The notation placed in the tail of the symbol may indicate the welding process to be used, the type of filler metal needed, whether or not peeling or root chipping is required, and other information pertaining to the weld.

If notations are not used, the tail of the symbol is omitted. For joints that are to have more than one weld, a symbol is shown for each weld.

Types of welds and their symbols

Each welding position has its own basic symbol, which is typically placed near the center of the reference line (and above or below it, depending on which side of the joint it’s on). The symbol is a small drawing that can usually be interpreted as a simplified cross-section of the weld. In the descriptions below, the symbol is shown in both its arrow-side and other-side positions.

  • Fillet Weld
  • Groove Welds
  • Plug Welds and Slot Welds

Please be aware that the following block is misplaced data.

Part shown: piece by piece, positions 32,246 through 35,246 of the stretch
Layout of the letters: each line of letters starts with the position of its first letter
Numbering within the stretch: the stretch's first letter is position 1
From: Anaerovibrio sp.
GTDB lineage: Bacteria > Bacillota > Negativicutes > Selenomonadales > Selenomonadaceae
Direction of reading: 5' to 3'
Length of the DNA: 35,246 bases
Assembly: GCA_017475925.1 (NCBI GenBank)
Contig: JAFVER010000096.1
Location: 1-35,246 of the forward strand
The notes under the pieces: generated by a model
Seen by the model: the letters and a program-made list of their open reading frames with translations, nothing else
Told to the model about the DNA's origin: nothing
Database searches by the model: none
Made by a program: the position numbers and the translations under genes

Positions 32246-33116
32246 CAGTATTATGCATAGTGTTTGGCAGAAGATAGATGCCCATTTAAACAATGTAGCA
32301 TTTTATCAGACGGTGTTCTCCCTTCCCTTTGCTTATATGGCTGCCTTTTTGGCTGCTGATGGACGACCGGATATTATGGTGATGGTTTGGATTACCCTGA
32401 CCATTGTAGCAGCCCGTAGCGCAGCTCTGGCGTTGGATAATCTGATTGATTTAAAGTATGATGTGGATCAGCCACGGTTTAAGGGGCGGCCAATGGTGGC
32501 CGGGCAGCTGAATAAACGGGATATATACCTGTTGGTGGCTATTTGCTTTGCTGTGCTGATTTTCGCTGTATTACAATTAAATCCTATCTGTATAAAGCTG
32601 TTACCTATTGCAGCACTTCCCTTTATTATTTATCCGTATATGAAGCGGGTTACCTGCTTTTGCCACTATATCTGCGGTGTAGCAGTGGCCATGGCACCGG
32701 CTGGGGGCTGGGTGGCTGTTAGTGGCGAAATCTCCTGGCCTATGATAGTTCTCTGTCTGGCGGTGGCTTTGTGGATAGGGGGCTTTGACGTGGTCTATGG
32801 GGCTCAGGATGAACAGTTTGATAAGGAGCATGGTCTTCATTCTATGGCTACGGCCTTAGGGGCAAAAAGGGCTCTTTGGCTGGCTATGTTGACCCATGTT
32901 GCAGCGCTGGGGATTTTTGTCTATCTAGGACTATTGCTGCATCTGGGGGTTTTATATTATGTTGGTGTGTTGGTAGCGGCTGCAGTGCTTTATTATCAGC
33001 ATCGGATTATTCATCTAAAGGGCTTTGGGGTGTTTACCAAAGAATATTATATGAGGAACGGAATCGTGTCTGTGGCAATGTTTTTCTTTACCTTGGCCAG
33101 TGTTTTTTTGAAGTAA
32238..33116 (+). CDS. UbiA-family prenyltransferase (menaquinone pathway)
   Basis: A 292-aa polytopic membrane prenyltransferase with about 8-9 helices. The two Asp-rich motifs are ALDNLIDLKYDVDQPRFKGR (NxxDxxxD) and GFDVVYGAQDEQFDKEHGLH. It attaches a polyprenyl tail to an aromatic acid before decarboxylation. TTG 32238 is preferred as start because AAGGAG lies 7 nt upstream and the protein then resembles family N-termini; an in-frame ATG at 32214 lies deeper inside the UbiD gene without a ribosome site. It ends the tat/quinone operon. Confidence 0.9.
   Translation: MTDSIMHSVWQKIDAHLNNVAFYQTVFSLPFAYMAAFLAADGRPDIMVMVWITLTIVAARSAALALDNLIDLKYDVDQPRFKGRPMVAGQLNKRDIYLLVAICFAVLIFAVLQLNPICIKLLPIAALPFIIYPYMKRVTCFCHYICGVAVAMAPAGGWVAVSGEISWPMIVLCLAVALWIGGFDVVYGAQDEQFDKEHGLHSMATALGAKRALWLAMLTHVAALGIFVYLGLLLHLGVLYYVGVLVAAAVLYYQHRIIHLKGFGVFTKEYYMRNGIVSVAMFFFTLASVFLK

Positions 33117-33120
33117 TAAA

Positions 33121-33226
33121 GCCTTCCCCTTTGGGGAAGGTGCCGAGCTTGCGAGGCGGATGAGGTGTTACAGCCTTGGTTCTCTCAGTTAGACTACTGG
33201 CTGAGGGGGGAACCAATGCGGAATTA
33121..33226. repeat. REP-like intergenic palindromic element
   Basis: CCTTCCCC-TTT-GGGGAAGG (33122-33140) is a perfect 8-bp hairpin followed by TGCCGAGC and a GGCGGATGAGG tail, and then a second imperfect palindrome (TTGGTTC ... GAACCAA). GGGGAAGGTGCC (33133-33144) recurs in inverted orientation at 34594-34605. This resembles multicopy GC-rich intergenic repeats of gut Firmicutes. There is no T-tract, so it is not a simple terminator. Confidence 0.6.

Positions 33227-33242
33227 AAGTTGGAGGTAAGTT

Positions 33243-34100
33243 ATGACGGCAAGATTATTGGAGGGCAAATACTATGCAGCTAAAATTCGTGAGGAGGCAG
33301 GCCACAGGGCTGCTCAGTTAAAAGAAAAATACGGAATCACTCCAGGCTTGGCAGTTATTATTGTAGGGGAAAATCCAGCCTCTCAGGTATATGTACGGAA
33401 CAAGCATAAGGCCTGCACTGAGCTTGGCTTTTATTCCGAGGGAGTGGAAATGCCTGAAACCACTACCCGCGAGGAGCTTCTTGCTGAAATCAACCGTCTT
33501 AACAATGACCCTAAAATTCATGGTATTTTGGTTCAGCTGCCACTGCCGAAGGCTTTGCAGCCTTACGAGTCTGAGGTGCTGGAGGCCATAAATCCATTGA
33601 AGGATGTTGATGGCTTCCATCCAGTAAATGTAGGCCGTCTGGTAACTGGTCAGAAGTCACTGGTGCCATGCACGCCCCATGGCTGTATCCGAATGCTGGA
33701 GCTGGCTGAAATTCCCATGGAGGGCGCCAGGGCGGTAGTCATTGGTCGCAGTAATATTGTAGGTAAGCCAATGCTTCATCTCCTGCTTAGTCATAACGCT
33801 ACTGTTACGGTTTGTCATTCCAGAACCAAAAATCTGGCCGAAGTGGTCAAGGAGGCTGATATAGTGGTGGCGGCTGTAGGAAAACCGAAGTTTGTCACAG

1. Fillet welds Symbols

NOTE: A fillet weld is approximately triangular in shape. It is used to join lap joints, tee joints, or corner joints where the joint is at an approximate right angle.

The fillet weld (pronounced “fill-it”) is used to make lap joints, corner joints, and T joints. As its symbol suggests, the fillet weld is roughly triangular in cross-section, although its shape is not always a right triangle or an isosceles triangle.

Weld metal is deposited in a corner formed by the fit-up of the two members and penetrates and fuses with the base metal to form the joint. (Note: for the sake of graphical clarity, the drawings below do not show the penetration of the weld metal. Recognize, however, that the degree of penetration is important in determining the quality of the weld.)